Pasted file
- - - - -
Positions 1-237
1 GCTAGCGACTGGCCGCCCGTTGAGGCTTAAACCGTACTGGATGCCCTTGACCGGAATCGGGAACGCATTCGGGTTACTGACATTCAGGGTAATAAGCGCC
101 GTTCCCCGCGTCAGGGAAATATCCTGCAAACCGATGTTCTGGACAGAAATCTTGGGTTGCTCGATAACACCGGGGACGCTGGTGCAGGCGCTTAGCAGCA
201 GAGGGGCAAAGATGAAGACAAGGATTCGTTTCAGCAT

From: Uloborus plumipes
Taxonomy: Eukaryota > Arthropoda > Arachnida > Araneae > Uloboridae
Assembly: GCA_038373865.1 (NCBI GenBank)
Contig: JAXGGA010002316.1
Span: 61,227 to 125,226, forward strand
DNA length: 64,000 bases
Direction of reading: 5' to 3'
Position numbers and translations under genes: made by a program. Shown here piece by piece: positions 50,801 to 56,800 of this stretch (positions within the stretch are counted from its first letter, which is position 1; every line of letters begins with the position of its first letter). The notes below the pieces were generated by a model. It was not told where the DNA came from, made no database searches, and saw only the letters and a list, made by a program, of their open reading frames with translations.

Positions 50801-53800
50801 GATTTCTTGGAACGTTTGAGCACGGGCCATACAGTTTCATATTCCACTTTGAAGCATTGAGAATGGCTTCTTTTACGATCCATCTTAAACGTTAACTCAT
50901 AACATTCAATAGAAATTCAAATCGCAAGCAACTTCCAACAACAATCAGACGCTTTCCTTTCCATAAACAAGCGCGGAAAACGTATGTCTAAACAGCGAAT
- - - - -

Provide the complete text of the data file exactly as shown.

Positions 1-237
1 GCTAGCGACTGGCCGCCCGTTGAGGCTTAAACCGTACTGGATGCCCTTGACCGGAATCGGGAACGCATTCGGGTTACTGACATTCAGGGTAATAAGCGCC
101 GTTCCCCGCGTCAGGGAAATATCCTGCAAACCGATGTTCTGGACAGAAATCTTGGGTTGCTCGATAACACCGGGGACGCTGGTGCAGGCGCTTAGCAGCA
201 GAGGGGCAAAGATGAAGACAAGGATTCGTTTCAGCAT

From: Uloborus plumipes
Taxonomy: Eukaryota > Arthropoda > Arachnida > Araneae > Uloboridae
Assembly: GCA_038373865.1 (NCBI GenBank)
Contig: JAXGGA010002316.1
Span: 61,227 to 125,226, forward strand
DNA length: 64,000 bases
Direction of reading: 5' to 3'
Position numbers and translations under genes: made by a program. Shown here piece by piece: positions 50,801 to 56,800 of this stretch (positions within the stretch are counted from its first letter, which is position 1; every line of letters begins with the position of its first letter). The notes below the pieces were generated by a model. It was not told where the DNA came from, made no database searches, and saw only the letters and a list, made by a program, of their open reading frames with translations.

Positions 50801-53800
50801 GATTTCTTGGAACGTTTGAGCACGGGCCATACAGTTTCATATTCCACTTTGAAGCATTGAGAATGGCTTCTTTTACGATCCATCTTAAACGTTAACTCAT
50901 AACATTCAATAGAAATTCAAATCGCAAGCAACTTCCAACAACAATCAGACGCTTTCCTTTCCATAAACAAGCGCGGAAAACGTATGTCTAAACAGCGAAT